Mum then makes donations for incense and candles. These candles are no ordinary candles. These candles come in the shape of a pink lotus flower sitting on a green lotus pad. Mum normally makes separate donations in the name of the family and the centres. She also donates by sponsoring oil lamps and monk robes.

The above are daytime happenings. After tucking ourselves into a light vegetarian lunch in a nearby Indian restaurant, we head home to rest in preparation for the activities in the evening, which to me are the highlights of the day.

My Wesak memories are filled with the float processions that go through the city with the picturesque Kuala Lumpur skyline as a backdrop. I always have enjoyed walking for three hours with a whole entourage of devotees and some curious tourists. Perhaps also, it is simply something else that I relate to and enjoy with my parents.

So if you are enjoying the bright full moon in the clear night sky right now with a lovely cup of tea in hand, or if you are in KL right now with thousands of others ready to take to the streets with colourful floats, I wish you Happy Wesak and metta.

Sunday, May 08, 2011

Buns for Books!

I came across Mari Kita Membaca (MKM) a few months ago through a friend's facebook page. Literally translated as Let’s Read, MKM is a project to bring books to children living in the rural and under-served areas of Malaysia and to encourage the love of reading.

They believe that by cultivating the love of reading and independent learning they contribute towards empowering local communities. They work closely with grassroots organisations and partners on the ground supporting local initiatives. They take inspiration from the local communities, who despite the lack of resources, work hard to provide education opportunities for their children.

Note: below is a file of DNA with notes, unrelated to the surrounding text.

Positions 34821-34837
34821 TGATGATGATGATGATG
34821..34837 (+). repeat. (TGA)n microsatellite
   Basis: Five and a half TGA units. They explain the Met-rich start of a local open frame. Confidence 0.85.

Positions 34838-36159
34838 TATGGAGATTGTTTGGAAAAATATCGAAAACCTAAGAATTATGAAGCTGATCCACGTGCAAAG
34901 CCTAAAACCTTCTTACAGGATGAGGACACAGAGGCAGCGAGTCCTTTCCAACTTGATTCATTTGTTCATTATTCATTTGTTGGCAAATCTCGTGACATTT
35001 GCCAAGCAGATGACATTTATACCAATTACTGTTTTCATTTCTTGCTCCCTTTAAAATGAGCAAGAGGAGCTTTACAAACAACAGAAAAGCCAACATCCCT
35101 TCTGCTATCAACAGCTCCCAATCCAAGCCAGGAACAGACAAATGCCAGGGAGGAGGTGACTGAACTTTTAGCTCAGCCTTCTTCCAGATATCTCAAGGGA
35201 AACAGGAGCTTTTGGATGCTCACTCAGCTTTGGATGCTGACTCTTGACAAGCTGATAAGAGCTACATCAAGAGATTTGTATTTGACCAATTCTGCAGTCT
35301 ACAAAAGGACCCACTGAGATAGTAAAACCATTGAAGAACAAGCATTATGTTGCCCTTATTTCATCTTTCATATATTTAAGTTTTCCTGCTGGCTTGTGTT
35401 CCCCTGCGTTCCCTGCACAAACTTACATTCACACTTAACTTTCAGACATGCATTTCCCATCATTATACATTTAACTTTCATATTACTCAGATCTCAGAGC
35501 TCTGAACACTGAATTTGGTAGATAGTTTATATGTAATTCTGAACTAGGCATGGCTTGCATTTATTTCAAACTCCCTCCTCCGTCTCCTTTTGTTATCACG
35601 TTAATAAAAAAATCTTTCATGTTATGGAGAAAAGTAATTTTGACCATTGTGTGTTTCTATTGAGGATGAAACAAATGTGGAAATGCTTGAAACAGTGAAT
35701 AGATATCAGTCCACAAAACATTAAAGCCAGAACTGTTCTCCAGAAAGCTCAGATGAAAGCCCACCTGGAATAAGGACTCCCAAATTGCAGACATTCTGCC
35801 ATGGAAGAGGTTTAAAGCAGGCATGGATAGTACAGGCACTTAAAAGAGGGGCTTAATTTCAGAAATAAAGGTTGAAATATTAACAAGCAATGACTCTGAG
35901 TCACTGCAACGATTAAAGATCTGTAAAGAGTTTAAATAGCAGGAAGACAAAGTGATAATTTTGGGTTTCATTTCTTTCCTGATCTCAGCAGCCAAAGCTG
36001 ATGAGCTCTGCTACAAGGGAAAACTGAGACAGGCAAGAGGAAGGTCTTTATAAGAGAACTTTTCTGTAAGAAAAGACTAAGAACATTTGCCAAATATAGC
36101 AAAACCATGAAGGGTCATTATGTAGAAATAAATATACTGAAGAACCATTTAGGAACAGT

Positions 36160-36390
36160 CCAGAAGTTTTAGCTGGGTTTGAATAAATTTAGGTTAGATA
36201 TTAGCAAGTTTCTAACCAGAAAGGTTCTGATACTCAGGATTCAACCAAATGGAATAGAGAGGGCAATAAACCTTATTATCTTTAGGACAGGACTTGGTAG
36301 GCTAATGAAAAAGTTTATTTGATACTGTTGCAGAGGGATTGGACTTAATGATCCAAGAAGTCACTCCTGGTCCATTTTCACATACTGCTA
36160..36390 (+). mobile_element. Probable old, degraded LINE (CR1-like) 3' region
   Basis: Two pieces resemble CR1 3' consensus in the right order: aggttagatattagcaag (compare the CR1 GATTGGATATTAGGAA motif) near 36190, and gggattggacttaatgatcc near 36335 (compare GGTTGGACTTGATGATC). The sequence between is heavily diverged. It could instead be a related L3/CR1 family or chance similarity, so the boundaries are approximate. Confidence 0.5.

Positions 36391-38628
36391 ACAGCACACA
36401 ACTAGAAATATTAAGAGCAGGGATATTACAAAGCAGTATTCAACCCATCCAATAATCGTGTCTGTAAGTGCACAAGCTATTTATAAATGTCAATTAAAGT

Education, like in any socially stratified society, is the key to breaking the cycle of inequality and discrimination. I have also found this in UNESCO and UNICEF reports, which support the work of their consultants and other personnel in imparting education and care skills to local communities in hard-to-reach areas. They go by the saying of how giving a man a fish will only let him eat for a day whereas teaching a man to fish would help him eat for a lifetime. By equipping the local communities with skills and knowledge, they come to realise the power of education thus would feel motivated and would strive to provide their children with a better future.

Currently, they have provided Library Boxes (the books are packed in lovely boxes!) to Orang Asli (indigenous) villages in Negeri Sembilan, Perak, Johor and Sabah. They also conduct reading activities in many of the villages.

In support of their good work, I managed to get the co-operation of the Malaysian Students Association (MSA) in uni and PappaRoti Australia to help me in raising funds.




A big thank you to Clayton for coming up with the designs above and for being the messenger between the MSA committee and I. Also, a big thank you to Junda and his PappaRoti team for sponsoring the buns.

Look forward to seeing everyone on Wednesday!